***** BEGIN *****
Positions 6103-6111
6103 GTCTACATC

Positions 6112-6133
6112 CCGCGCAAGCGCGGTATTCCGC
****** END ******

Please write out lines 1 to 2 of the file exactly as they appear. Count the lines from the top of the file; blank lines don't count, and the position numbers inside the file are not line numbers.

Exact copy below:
Positions 6103-6111
6103 GTCTACATC